A lot of our clients and partners are asking questions about the WannaCry ransomware that ripped through parts of Europe and Asia earlier this month. They want to know if Sherweb is protected from this attack. And they want to know how they can protect themselves.
What Are Ransomware and WannaCry?
Like all ransomware, WannaCry encrypts all the files on your computer. The software demands a ransom in return for the encryption key that will allow your files to be decrypted. In the case of WannaCry, the price doubles after three days and threatens to delete the files completely after seven days.
WannaCry is a bit different than a lot of ransomware in that it infects your computer like a worm. It does this by exploiting a recently patched security flaw in SMB, a network drive protocol implemented by Microsoft Windows. The patch was released in North America last March. Microsoft has also published some specific customer guidance about WannaCry.
Is The Sherweb Cloud Safe From WannaCry Ransomware?
Sherweb’s services are well protected against such threats thanks to multiple layers of security. Without going into specifics, we can tell you that our security ranges from running anti-virus software to simply making our sensitive servers unreachable to anything but our own services.
In the case of WannaCry, we had already applied the security update mentioned above, thanks to our rigorous security process. Even then, the servers containing our clients’ data are not exposed to the internet and no one can log in to them and use them to open emails or files. These measures are in place to protect us when new and, previously unidentified, threats start wreaking havoc.
What If I Get Infected By WannaCry Ransomware?
Although there are many things you can do to prevent infection by ransomware and other cyberattacks, it’s crucial that you have a solid contingency plan.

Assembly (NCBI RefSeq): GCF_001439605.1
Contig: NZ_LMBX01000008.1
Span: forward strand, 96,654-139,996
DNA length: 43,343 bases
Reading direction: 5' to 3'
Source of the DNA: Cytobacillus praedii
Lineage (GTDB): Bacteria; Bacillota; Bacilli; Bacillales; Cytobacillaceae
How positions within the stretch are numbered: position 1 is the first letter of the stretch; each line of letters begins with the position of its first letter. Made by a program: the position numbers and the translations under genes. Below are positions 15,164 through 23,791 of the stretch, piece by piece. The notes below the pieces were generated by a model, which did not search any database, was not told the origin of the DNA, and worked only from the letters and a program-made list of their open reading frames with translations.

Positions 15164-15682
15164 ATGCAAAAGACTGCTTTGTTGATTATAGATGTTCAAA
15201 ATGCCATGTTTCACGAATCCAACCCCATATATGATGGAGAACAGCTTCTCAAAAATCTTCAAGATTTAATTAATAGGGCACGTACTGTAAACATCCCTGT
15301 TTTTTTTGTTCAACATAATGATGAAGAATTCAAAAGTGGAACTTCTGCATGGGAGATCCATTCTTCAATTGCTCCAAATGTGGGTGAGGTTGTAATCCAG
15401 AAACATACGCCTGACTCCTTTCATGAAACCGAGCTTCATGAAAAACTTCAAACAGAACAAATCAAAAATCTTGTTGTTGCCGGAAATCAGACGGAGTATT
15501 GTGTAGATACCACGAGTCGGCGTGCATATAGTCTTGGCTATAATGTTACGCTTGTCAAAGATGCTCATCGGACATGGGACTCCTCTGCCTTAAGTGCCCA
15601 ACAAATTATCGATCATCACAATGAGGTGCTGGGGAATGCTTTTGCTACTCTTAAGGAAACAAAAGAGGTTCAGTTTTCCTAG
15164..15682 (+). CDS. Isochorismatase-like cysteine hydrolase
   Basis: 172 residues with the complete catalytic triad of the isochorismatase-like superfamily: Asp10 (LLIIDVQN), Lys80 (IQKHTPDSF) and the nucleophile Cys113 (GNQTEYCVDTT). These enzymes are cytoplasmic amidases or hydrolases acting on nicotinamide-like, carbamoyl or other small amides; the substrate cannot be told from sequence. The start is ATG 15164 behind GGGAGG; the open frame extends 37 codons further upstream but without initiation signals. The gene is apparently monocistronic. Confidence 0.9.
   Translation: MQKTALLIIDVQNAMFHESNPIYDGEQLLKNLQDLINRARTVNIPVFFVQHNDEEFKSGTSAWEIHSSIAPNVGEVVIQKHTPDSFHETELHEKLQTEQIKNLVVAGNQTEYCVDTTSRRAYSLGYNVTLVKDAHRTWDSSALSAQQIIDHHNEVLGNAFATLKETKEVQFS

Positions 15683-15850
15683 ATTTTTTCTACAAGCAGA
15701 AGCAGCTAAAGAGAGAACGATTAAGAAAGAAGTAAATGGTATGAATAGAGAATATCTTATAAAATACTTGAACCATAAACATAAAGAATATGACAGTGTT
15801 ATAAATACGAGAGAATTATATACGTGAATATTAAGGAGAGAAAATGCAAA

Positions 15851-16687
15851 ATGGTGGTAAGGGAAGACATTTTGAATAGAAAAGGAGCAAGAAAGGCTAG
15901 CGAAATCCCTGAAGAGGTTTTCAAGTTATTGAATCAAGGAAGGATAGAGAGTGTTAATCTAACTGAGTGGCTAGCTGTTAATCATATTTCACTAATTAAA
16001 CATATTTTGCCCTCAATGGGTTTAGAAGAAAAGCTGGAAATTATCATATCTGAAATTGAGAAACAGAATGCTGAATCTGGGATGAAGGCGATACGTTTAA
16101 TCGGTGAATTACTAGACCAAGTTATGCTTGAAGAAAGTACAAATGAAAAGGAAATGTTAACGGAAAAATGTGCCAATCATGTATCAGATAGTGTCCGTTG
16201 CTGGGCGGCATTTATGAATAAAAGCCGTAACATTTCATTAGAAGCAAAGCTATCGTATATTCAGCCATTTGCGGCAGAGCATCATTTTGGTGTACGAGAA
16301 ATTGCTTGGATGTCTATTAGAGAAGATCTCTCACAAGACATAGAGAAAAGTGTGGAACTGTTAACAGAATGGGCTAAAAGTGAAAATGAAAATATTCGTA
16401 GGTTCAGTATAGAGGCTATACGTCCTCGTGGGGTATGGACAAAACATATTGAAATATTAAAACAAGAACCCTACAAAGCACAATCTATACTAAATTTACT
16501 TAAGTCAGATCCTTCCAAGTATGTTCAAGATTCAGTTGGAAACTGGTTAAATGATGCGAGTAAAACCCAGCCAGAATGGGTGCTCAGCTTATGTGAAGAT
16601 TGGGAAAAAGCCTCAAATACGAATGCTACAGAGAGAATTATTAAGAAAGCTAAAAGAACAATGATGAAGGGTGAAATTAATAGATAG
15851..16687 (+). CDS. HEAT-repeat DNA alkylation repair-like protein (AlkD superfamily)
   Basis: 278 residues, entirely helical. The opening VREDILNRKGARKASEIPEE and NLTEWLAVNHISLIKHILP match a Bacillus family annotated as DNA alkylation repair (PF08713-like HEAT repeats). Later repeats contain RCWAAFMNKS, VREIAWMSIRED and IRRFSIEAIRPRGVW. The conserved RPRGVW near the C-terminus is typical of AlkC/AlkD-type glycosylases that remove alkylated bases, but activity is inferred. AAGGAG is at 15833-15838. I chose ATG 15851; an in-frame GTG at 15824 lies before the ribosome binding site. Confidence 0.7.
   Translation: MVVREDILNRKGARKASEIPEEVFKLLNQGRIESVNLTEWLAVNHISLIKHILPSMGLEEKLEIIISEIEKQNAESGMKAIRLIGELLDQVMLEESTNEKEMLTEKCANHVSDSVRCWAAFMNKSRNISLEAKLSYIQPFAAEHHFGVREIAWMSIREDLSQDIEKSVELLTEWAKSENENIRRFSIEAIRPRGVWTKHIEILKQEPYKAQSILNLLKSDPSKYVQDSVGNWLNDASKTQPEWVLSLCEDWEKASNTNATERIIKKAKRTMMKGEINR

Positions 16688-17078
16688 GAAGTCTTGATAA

- What do you do if the worst happens?
- Would you pay the ransom?
- Are you sure this will solve the problem?
In the case of WannaCry, if you pay the ransom it will decrypt your files. However, it will also install a backdoor called “DoublePulsar.” This means that while your system will appear to have recovered, you will still be vulnerable to future attacks.
The United States Computer Emergency Readiness Team (US-CERT) recommends that you have a well-documented and tested backup plan. This is the only way to retrieve a copy of your data before the infection occurred. It also helps to ensure there are no surprises left by the ransomware. The US-CERT also points out that local backups are not sufficient protection because they are often targeted by ransomware.
Use Online Backup to Protect Your Data From Ransomware
One way to keep your data safe is to use an online backup software.
Sherweb Online Backup will allow you to create a secure copy of your critical data at regular intervals. It will also be stored in an entirely independent infrastructure.
This will minimize any chance that an infection at your office or datacenter will affect your backups, allowing your business to recover quickly.
Read blog: 5 Reasons Why You Need an IT Disaster Recovery Plan to learn more about disaster recovery planning
Teach, Patch, Plan
In conclusion, you have to use all lines of defense available to protect your organization from cyberattacks. Of course, the first line of defense is to educate ALL staff in your organization.
Take the time to have informative sessions, make cybersecurity part of employee onboarding and consider formal phishing training.
After that, apply the traditional pillars of security. Make sure you are following a strict patching process, disable all services that aren’t being used and plan for the worst.
ONLINE BACKUP ACTIVE PROTECTION: Fighting Back Against Ransomware.
Sherweb Online Backup now comes with the Active Protection feature integrated! Any ransomware attack is rolled back instantly! Learn more in this document.